“We are doing our bit for the country,” said Prakash Singh Jamwal outside the Sunjuwan Military Station on the outskirts of Jammu city.
Jamwal, who identified himself as a social worker, was among the local residents gathered around the station on Sunday, February 11. They had been there since the morning of February 10, distributing tea and meals to security forces and journalists outside the military station while soldiers battled armed attackers inside.
“As long as our jawans are fighting for us, it’s our duty to do something, as Indians,” he said.
The station had been under siege since the early hours of February 10, when militants had stormed it a day after the fifth death anniversary of 2001 Parliament-attack convict, Afzal Guru.
Though the group has not officially claimed responsibility yet, security officials said the fidayeen are believed to be part of the “Afzal Guru squad”, a wing of the Jaish-e-Mohammad.
Five soldiers, one civilian and three militants had been killed, the army said in a press briefing on Sunday afternoon.
Two news channels, citing army officials, later claimed that four militants had been killed.
Before dawn on Saturday, at least three fidayeen attackers, wearing camouflage fatigues, had breached the fences towards the back of the camp, where the residential quarters are located, local police officials said on Sunday afternoon. A portion of the station’s boundary wall here consists of razor wire over mere poles and tin sheets.
These quarters house soldiers and their families. The attackers entered the quarters, opening indiscriminate fire on residents, said army officials who did not identify themselves.
“During the sanitising of residential quarters, bodies of one more JCO (Junior Commissioned Officer), two jawans, and an elderly man, father of a soldier, were recovered,” Colonel Devendar Anand, an army spokesman said during the briefing on Sunday afternoon. The operation was still going on at that time, he said.
All those killed belonged to Jammu and Kashmir. Five, including the civilian, were from the Kashmir Valley. One soldier hailed from Jammu’s Kathua district. At least 10 others, including a pregnant woman, were injured in the attack. Doctors at an army Hospital operated on the woman, who gave birth to a baby girl. A 14-year-old remains critical.
While several families were evacuated, some remained in their apartments as the gun battle raged on, security officials said. By Sunday evening the stand-off had continued for more than 40 hours and some explosions could still be heard from inside the base. The operation was halted for the night though a security cordon was maintained and a vigil kept, army officials said.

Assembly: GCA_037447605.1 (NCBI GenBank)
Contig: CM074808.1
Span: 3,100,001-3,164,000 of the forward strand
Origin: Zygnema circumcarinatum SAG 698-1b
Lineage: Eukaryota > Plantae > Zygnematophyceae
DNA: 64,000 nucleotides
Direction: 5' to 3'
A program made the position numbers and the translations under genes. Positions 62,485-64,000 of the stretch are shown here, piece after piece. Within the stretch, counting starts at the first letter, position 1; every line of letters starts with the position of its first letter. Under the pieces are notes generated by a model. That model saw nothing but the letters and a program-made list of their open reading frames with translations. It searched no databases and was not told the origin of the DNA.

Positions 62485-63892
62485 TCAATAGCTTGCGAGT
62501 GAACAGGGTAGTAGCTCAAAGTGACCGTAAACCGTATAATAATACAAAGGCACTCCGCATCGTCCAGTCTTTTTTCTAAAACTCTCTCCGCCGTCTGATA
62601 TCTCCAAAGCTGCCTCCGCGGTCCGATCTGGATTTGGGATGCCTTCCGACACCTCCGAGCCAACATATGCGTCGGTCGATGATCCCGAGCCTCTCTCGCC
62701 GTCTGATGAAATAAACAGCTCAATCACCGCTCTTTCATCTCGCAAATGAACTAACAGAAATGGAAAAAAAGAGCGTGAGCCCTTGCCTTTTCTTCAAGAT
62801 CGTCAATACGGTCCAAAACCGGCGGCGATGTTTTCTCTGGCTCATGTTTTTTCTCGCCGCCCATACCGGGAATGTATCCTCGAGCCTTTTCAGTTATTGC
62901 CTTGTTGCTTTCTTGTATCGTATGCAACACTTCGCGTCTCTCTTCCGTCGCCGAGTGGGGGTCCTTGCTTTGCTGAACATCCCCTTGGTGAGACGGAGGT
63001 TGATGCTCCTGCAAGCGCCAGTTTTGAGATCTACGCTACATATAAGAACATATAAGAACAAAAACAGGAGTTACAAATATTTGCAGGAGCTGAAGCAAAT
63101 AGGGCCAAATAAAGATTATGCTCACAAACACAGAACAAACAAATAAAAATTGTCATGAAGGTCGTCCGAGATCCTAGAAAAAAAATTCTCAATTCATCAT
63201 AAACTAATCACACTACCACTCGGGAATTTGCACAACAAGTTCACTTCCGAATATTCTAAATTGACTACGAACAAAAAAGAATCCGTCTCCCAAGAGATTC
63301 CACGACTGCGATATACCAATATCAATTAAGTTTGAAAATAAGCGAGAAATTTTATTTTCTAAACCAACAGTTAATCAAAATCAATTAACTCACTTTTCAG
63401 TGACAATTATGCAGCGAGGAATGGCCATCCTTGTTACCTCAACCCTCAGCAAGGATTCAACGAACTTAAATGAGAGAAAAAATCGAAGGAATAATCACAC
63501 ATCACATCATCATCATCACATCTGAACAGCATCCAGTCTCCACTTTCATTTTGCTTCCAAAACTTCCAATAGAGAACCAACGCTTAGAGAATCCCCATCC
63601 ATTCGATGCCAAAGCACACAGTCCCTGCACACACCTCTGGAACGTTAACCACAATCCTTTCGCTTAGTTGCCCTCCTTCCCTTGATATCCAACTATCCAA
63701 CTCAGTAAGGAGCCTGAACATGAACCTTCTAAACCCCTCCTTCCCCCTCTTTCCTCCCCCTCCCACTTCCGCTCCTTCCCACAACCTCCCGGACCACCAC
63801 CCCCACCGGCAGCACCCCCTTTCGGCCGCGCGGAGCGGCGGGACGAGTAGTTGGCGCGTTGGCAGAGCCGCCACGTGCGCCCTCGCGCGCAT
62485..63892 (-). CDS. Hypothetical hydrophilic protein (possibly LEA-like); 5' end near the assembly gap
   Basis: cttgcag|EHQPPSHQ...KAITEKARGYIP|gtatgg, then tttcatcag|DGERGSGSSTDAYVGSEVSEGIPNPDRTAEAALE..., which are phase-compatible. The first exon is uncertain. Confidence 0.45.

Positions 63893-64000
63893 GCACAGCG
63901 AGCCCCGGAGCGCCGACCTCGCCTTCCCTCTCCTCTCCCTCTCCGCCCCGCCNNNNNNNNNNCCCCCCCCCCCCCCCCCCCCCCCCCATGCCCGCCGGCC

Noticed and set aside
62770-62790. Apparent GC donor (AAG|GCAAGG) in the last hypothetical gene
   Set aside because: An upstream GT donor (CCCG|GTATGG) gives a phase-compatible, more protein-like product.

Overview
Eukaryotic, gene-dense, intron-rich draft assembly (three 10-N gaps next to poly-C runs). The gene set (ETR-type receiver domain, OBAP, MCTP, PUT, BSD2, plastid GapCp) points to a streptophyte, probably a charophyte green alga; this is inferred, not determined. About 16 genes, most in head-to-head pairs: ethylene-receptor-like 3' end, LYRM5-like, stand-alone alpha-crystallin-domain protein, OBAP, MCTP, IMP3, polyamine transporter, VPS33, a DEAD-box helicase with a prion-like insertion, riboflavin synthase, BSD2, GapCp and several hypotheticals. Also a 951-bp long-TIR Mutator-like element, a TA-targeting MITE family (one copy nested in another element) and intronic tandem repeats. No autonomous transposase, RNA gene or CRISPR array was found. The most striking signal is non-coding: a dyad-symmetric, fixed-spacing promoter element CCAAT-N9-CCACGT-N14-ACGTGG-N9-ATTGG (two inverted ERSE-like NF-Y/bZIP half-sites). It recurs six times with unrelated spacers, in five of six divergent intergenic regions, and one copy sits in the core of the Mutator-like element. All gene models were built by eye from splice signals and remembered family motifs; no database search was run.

Under the circling drones
As the gunfight erupted on Saturday, local residents showed up outside the camp in solidarity with the soldiers. By evening, they were joined by activists of different political parties, who cheered on the soldiers as armoured military vehicles entered the camp.
On Sunday, a few rounds of fire were heard but the gunfight was less intense than on Saturday, residents said, as firing continued till 8 pm. Most local residents along the station’s periphery had fled their homes and, on Sunday, the local police evacuated those who had stayed behind.
Even as residents distributed food on Sunday, drones circled overhead, towards the back of the station. Soldiers took position around the residential quarters, where the attackers were said to be holed up.
Attacking residential quarters
According to state police officials, fidayeen fighters generally take up positions in high-rise buildings or densely built residential quarters to inflict maximum damage before being killed.
Jaish-e-Mohammad’s fidayeen fighters had carried out a similar attack in the Kashmir Valley in the recent past. On August 26, two fidayeen stormed the District Police Lines in South Kashmir’s Pulwama, killing four paramilitary soldiers and four policemen, including two barbers and a nursing orderly.
The Sunjuwan base in not new to fidayeen attacks. In 2003, a fidayeen attack by the Lashkar-e-Taiba killed 12 soldiers and injured nine. In 2002, the Kaluchak army cantonment, some 10 kilometres from Sunjuwan, was attacked by the Lashkar, killing 31, including soldiers and their family members, and injuring 47.
The resurgence of Jaish-e-Mohammad
Saturday’s attack is being suspected to have been carried out by the Jaish-e-Mohammad which has seen a resurgence in the Valley lately, security officials said. Since last year, the Jaish has mounted at least four fidayeen attacks.
On December 31, it launched an attack at a paramilitary training centre in South Kashmir’s Pulwama district. The attack was carried out by two local Kashmiris, including a minor boy, and a foreign national.
The Jaish-e-Mohammad and other armed outfits have started cooperating in recent years, police officials in Kashmir said on Sunday. On January 31, Syed Salahuddin, who heads the largely Kashmiri militant group, Hizbul Mujahideen, was said to have met Maulana Masood Azhar, chief of Jaish-e-Mohammad, at Athmuqam in Neelum Valley in Pakistan-occupied-Jammu and Kashmir, officials said, citing an intelligence report. “As many as 30 terrorists” were undergoing training on the other side of the Line of Control, the report warned, and were likely to infiltrate into the Indian side in the coming months.
Meanwhile in North Kashmir’s Kupwara district, Ghulam Mohiuddin Mir, the father of a slain soldier, was seen appealing for peace in a video circulated among the local press. “India and Pakistan should talk and solve this problem. Countless people are being killed,” he said, addressing journalists at his home. “Innocents are being killed. Hundreds are killed for the faults of one.”